Nature restoring balance in Yukon's spruce beetle-infested areas

Nature is turning the tide in the battle against a massive infestation of spruce beetles in the Yukon.

Nature is turning the tide in the battle against a massive infestation of spruce beetles in the Yukon.

Scientists monitoring the spread of the beetles, which have destroyed an area of forest abouttwo-thirds the size of Prince Edward Island, said the infestation in southwest Yukon may soon be over.

Nothing has seemed to slow the beetles' advance — first detected in Kluane National Park in 1994. Since then, the insects have consumed nearly 350,000 hectares of forest in the park, the nearby Shakwak Valley and beyond.

Now, researchers say aerial observations over the last two years show the beetles' spread has slowed, and may soon collapse completely.

"The numbers were way down, although the area was still large, I'm suspecting somewhere between 40,000 and 60,000 hectares," said Rod Garbutt, a forest health technician with Natural Resources Canada, about last year's survey.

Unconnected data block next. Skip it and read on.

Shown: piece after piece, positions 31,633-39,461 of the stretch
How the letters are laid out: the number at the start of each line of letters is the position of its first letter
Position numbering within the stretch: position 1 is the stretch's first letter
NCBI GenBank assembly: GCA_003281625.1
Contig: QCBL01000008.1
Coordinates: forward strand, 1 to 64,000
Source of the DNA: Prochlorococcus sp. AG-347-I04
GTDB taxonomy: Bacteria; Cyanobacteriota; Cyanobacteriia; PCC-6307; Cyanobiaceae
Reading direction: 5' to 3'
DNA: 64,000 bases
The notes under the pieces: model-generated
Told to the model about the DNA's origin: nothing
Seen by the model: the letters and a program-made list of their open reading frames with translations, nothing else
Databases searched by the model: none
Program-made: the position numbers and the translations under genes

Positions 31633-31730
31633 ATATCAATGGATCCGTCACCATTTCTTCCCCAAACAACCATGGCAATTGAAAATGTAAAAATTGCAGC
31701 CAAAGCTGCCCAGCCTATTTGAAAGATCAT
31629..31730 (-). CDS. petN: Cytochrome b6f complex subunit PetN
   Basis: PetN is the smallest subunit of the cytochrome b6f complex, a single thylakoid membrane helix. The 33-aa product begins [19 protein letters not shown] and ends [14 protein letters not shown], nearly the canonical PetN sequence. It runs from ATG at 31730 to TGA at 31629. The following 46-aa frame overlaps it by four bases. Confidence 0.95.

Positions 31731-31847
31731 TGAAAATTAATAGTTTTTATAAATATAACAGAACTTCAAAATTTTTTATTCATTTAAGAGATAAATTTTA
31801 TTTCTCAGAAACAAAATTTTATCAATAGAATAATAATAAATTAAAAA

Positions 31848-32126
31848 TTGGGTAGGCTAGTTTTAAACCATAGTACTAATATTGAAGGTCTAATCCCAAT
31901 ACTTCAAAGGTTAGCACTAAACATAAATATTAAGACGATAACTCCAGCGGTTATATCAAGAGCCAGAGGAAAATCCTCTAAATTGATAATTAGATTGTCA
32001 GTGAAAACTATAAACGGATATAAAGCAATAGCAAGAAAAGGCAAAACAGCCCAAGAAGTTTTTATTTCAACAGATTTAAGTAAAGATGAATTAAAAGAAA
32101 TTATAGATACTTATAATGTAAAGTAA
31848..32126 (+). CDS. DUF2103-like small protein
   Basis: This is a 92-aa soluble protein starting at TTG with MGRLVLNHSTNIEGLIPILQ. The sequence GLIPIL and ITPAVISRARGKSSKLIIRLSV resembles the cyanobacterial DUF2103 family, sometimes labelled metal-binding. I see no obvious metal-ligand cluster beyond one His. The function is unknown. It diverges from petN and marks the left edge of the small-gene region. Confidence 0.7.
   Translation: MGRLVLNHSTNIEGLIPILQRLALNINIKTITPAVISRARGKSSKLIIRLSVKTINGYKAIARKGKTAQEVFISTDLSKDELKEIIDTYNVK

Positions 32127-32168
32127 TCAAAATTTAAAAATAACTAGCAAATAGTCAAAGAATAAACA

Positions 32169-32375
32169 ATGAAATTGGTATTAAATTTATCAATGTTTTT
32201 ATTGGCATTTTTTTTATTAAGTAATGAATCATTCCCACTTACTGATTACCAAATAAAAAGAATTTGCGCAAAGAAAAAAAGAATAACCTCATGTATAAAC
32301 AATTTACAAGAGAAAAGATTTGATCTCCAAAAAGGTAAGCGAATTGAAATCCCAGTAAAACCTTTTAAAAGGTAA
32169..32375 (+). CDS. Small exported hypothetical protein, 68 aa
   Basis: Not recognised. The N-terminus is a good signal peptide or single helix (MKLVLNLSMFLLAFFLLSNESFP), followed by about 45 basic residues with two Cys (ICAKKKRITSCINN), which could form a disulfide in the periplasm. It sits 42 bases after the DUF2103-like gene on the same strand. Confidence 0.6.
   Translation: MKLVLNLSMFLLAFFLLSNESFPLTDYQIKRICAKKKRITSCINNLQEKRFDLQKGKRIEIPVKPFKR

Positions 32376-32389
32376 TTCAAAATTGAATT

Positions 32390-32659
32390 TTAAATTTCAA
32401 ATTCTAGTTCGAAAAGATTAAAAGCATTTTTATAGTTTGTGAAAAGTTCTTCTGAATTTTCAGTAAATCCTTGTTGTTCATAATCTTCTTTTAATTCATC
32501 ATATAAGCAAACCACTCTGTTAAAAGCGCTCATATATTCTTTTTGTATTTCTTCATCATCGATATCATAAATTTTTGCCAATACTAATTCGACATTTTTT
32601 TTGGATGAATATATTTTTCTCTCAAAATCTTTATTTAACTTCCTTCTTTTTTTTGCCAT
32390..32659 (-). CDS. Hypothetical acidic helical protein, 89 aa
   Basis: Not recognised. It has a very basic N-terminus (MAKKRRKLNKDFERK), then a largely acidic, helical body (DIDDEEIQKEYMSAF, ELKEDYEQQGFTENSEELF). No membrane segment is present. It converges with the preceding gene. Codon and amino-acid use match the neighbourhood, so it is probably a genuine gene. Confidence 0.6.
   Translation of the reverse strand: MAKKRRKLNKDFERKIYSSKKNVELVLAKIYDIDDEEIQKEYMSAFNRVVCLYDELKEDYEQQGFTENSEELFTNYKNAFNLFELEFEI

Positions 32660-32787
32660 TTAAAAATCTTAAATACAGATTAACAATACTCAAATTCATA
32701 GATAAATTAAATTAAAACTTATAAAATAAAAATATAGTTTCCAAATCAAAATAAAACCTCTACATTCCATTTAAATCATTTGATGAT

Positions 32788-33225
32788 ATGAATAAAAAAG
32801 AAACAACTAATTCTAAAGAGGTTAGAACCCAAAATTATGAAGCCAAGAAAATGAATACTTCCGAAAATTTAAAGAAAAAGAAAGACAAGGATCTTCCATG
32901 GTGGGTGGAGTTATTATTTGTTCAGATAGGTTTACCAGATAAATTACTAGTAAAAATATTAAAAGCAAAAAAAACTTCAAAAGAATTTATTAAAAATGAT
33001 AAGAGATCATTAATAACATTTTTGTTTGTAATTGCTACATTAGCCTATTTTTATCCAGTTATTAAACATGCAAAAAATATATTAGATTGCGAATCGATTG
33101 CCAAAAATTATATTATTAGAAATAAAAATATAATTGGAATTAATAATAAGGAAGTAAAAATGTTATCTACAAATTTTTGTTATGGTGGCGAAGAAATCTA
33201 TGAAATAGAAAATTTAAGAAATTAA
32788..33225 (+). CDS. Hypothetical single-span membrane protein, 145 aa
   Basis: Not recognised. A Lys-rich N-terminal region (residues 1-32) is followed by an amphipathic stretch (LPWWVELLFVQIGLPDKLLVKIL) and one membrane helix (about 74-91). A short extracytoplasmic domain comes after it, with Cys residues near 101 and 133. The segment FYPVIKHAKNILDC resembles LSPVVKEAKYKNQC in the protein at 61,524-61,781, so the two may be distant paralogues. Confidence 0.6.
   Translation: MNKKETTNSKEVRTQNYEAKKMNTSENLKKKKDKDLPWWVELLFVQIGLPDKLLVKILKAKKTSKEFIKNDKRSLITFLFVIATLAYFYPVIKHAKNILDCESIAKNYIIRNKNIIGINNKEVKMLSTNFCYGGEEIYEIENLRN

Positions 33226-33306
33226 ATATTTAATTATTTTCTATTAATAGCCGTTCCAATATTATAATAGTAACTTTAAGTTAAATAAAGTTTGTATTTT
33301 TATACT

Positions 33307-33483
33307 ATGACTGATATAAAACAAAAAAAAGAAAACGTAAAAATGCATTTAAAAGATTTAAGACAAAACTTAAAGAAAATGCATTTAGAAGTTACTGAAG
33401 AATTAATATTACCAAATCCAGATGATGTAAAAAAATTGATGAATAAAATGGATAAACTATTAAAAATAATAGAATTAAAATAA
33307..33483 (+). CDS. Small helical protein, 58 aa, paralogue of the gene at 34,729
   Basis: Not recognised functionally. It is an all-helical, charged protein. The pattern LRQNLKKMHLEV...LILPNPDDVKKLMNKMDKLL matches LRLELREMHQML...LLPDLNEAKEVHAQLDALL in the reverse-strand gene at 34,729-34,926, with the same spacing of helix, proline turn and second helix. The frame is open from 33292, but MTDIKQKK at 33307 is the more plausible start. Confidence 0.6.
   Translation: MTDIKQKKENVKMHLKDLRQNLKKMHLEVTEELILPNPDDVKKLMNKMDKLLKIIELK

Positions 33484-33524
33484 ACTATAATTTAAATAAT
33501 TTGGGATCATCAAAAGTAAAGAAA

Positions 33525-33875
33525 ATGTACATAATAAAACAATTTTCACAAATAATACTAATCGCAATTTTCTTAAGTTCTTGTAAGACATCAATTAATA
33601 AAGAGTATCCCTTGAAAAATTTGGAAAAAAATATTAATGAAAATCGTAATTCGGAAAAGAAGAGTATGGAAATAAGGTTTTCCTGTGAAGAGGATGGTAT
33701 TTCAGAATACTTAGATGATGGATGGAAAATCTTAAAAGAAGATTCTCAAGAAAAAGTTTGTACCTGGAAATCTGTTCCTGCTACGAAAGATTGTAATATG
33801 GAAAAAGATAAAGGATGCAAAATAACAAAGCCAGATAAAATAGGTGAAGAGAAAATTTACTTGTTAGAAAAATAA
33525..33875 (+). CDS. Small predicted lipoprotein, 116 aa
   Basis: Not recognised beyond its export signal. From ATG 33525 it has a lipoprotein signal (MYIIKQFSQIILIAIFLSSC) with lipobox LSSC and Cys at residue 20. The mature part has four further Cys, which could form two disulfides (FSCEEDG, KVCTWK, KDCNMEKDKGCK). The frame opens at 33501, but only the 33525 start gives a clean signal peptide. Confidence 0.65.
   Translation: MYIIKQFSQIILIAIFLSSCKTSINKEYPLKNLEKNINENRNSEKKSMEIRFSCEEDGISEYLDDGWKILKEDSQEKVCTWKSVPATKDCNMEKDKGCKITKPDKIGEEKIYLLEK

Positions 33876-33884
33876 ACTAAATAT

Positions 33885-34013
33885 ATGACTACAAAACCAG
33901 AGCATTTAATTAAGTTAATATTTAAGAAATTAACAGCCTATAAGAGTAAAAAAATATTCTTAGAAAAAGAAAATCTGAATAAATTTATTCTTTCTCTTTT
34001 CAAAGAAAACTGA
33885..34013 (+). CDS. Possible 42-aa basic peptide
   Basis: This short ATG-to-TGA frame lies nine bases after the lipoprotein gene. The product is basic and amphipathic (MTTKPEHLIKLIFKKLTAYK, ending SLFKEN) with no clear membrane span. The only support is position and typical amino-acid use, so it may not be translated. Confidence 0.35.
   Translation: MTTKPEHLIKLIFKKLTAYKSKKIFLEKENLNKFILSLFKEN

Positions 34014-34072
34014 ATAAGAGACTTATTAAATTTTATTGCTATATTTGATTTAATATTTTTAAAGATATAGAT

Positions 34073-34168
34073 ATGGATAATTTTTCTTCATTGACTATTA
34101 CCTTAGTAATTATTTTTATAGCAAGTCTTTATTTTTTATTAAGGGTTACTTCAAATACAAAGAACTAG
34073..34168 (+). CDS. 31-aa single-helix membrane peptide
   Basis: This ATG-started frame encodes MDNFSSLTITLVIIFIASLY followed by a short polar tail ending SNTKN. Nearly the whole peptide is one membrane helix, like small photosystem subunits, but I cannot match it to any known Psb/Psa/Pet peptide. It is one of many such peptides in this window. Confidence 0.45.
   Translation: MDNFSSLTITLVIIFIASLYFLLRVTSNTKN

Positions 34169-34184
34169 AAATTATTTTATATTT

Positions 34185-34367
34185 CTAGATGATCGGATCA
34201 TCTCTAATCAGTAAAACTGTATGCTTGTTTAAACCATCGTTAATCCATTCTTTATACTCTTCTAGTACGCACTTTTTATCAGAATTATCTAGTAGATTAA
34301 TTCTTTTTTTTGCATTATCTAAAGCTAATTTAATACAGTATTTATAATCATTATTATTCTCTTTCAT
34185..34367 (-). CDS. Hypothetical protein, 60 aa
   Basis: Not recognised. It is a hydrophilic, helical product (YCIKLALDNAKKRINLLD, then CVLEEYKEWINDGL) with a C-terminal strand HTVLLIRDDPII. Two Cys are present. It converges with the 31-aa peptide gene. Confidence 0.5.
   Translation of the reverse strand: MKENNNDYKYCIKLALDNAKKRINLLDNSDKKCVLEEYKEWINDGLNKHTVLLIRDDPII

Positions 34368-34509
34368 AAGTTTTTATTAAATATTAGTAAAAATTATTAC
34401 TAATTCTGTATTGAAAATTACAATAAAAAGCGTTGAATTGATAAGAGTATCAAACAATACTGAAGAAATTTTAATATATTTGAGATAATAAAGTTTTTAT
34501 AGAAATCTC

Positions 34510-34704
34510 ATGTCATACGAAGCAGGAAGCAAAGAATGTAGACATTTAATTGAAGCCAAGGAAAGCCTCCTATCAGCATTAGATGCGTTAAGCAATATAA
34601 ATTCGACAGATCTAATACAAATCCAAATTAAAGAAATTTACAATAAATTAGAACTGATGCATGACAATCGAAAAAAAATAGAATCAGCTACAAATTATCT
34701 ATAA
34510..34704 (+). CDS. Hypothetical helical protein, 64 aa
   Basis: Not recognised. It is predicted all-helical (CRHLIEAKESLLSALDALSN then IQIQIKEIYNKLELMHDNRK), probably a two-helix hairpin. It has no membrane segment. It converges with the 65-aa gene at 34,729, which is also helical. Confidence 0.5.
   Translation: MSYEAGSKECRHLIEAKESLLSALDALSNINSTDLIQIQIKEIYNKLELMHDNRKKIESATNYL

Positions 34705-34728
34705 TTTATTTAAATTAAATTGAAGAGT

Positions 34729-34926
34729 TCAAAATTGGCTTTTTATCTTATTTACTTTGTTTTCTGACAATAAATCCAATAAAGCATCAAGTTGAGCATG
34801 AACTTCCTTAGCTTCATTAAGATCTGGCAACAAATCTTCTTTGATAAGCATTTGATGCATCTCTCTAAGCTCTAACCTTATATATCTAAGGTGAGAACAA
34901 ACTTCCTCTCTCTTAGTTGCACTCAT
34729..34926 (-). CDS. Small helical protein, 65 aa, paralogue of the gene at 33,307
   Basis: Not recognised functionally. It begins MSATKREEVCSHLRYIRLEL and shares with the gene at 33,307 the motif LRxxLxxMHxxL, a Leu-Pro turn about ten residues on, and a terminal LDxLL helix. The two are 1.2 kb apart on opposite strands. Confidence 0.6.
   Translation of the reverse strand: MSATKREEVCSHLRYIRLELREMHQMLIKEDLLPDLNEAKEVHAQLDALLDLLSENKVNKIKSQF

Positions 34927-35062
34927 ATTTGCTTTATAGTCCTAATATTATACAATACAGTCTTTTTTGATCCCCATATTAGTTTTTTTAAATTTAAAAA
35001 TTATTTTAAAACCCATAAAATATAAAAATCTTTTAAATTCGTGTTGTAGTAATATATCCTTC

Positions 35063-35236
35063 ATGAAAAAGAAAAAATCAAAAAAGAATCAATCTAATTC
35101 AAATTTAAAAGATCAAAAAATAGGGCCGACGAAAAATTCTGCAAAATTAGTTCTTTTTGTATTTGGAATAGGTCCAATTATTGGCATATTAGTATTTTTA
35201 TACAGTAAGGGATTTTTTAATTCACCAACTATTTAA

"But within those areas it was almost exclusively very light attacks."

Killing of trees declining

Garbutt,who has been monitoring the attack since it began,says less than five per cent of trees were killed in areas infested last year, a marked decline from past years.

He says that over time, parasites, disease and predators have put pressure on the insects. Poor weather slowed the bugs' important spring advance as well, as has the natural chemical resistance the trees have to the insects.

"These all sort of pile up on top of one another and the beetle population declines as a result," said Garbutt.

While the insect population will collapse, it won't be the last the area has seen of the beetles.

"The infestation as we witnessed will essentially be over, however there is always going to be a remnant population of spruce beetle in the forest," he said.

Older and sickly trees will still fall prey to the beetles, but healthy trees should be able to repel their attack.

Garbutt said the total collapse of the population should be complete within two years, ending Canada's largest infestation of spruce beetle on record.